Melbourne Orlando International Airport (KMLB) in Florida will be the site of a new maintenance facility to be built by Dassault Falcon Jet as part of expanding its MRO network.
“This new factory service centre will considerably grow our presence in the USA, positioning us to keep up with demand for state-of-the-art maintenance services as the Falcon fleet grows and as new models such as the Falcon 10X and the extra-wide-body Falcon 6X enter service,” said Dassault Aviation chairman and CEO Eric Trappier.
Intended to serve customers across North and South America and beyond, the 175,000ft² complex will accommodate all current Falcon models, including the new, ultra-long-range Falcon 10X. It will be capable of performing major maintenance and modifications on up to 18 Falcon models simultaneously.
“We extensively evaluated several areas before we found that the business environment in Florida, along with its highly skilled workforce on the Space Coast, to be the perfect combination for this project,” said Trappier. “We appreciate the cooperative support received from the Governor’s office and the State of Florida. Their support and leadership made this possible.”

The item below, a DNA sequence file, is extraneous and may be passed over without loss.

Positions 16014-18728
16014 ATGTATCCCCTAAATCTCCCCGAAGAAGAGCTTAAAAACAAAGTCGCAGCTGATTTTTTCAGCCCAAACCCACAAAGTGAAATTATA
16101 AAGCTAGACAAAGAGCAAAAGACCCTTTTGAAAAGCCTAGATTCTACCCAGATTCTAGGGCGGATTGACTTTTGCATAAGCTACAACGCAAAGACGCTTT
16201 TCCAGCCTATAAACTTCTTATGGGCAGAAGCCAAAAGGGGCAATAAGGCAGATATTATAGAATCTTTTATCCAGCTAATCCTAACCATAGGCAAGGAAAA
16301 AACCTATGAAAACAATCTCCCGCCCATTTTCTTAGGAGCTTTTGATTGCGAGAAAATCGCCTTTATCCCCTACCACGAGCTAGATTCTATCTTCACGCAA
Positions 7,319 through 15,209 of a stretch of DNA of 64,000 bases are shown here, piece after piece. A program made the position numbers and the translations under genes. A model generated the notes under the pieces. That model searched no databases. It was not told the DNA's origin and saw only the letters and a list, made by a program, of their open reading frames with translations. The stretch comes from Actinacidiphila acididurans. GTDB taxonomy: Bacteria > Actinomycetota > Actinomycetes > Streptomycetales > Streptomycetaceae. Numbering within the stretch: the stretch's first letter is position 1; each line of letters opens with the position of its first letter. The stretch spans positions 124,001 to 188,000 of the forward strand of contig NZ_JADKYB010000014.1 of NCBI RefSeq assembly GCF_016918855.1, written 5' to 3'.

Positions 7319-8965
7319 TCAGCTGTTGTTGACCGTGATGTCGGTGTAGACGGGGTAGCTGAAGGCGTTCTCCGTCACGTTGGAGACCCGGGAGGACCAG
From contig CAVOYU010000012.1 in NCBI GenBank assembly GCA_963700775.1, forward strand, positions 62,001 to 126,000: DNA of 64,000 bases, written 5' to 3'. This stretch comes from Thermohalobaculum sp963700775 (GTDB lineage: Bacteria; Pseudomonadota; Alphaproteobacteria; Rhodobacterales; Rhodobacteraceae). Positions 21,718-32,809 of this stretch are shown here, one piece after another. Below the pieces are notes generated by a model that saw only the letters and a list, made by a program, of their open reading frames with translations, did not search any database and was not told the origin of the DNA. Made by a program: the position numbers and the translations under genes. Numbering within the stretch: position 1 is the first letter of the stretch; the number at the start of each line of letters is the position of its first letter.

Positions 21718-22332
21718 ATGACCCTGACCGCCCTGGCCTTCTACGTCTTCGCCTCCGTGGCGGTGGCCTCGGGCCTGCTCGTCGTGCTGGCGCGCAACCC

“We have made it our priority to invest in our workforce to attract the world’s top companies to Florida,” said Governor Ron DeSantis. “Today’s announcement from Dassault Falcon Jet shows how these investments are paying dividend. This new facility will bring high-paying jobs to Melbourne and lead to strong economic growth throughout central Florida.”
The Melbourne facility will be a heavy maintenance platform capable of handling a full range of inspection, repair and overhaul activities, from line maintenance through C checks, as well as engineering and modification services. It will be equipped with workshops, customer offices and lounges, along with a large warehouse to support shop activity and serve as a regional distribution hub. Additionally, the site will be home to a 54,000ft² paint shop.
Melbourne is located on Florida’s famed Space Coast that regionally employs about 35,000 people in aviation and aerospace and benefits from technical training dispensed by nearby educational institutions such as Embry Riddle Aeronautical University and the Florida Institute of Technology.
Melbourne is just the latest in a series of moves planned to extend and reinforce Dassault Aviation’s global MRO footprint. Next year, the company’s ExecuJet MRO Services unit will open a new heavy maintenance facility in Dubai, UAE, and start building a new heavy maintenance facility in Kuala Lumpur, Malaysia, to enhance maintenance offerings in the Eastern hemisphere. The company now has 40 factory service locations and 20 authorised service centres around the world.
Construction in Melbourne is expected to begin in the second quarter of 2023 and the opening is set for late 2024.